The Supreme Court issued an important ruling yesterday. In a 9-0 decision, the Court ruled that police must obtain a warrant before they search the cellphones of people they have arrested. The ruling won’t directly affect most of us — unless you’re planning on being arrested in the near future, that is — but it represents a significant recognition of the central role of cellphones in our lives and an important bit of line-drawing in the ongoing battle between personal privacy and law enforcement.
In the ruling, Chief Justice John Roberts addressed both the pervasiveness of cellphones in modern America and the sweeping extent of information that people store on them. From photos and video to address books, emails to calendars, financial information to maps, and other records of where we have been and who we have communicated with, cellphones are a handheld repository of huge amounts of very personal information about our private lives. The Chief Justice thus reasoned that allowing warrantless searches of cellphones would be akin to the hated “general warrants” executed by the British authorities during colonial times that allowed them to rummage freely through homes in an effort to find some evidence of some kind of otherwise uncharged criminal activity — which is what drove the creation of the warrant clause of the Bill of Rights in the first place.
The Court also rejected arguments that a search of cellphones is needed to protect police officers or prevent the destruction of evidence. When an arrest is made police can examine the cellphone to ensure that it can’t be used as a weapon and secure it, and if there is concern that evidence on the phone might be destroyed the officer can turn off the phone, or remove the battery, or place it in a foil bag to prevent any exchange of signals. But before the police can access the cellphone and begin reviewing recent emails, the logs of recent calls, and other information, they must make the probable cause showing required by the Fourth Amendment and convince a judge to issue a warrant.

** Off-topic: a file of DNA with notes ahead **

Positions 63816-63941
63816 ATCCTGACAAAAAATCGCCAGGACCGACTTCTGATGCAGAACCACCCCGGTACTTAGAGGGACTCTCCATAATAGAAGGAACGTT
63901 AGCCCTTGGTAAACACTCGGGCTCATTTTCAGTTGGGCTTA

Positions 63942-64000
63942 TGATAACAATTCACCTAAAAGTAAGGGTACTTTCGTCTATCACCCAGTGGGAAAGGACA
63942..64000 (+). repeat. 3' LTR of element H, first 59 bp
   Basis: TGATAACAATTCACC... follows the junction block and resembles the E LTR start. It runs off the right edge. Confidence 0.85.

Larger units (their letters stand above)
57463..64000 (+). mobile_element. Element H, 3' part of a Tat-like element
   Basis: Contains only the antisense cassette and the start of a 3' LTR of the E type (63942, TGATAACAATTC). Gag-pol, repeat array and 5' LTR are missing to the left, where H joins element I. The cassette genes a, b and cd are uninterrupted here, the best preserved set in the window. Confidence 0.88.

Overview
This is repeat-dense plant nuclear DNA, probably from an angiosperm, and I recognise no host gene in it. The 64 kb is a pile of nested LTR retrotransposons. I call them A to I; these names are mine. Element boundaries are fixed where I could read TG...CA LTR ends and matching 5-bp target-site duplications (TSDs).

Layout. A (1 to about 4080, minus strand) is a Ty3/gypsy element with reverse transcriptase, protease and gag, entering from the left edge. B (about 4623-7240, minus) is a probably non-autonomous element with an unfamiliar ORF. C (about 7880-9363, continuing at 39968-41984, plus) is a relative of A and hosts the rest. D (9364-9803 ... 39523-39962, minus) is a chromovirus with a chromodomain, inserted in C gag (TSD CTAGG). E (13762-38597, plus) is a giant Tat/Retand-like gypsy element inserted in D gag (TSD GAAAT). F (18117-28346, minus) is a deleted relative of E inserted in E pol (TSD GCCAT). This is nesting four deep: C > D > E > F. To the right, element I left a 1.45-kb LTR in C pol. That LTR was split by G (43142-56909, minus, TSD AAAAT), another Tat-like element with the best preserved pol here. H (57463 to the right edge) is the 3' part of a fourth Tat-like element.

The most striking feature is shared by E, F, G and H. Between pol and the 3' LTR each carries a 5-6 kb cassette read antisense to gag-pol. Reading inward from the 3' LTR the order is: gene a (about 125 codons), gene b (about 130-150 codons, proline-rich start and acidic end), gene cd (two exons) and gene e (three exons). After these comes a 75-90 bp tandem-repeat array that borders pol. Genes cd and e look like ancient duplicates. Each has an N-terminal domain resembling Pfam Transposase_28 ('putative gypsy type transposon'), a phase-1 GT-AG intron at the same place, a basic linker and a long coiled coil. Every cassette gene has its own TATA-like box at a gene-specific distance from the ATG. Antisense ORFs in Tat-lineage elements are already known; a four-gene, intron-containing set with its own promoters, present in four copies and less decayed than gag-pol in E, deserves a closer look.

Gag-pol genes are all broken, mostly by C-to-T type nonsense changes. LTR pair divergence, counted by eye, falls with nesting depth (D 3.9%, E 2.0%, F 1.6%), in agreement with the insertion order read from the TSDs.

Two other points about the opinion seem worth emphasizing. First, it was a unanimous decision. For all of the fretting about political fracturing and the liberal and conservative wings of the Court, all of the Justices were able to agree on how to resolve a very central issue of how the Constitution works in modern life. There’s nothing wrong with members of the Supreme Court disagreeing about legal issues — that’s why there are nine of them and the majority wins — but it’s nice to see the different perspectives coalesce around a simple, common approach to protecting individual liberty and privacy rights.
Second, many people have criticized jurists who return to the intent of the Framers of the Constitution and seek the meaning of its provisions in the historical context in which they were adopted, arguing that the Constitution should be a living document with meaning that changes in response to the realities of modern life. Others contend that such an approach strips America’s core founding document of any objective significance and leaves it to mean whatever five Justices of the Supreme Court say it means.
The Court’s cellphone opinion, with its reference to the history of general warrants, shows how it is possible to draw upon historical context to identify the basic motivating principles underlying the Constitution and then apply those principles to the modern world. Those observers who poke fun at purportedly hidebound efforts to discern “original intent” likely are happy with the opinion yesterday, but not about how the Court got to that result.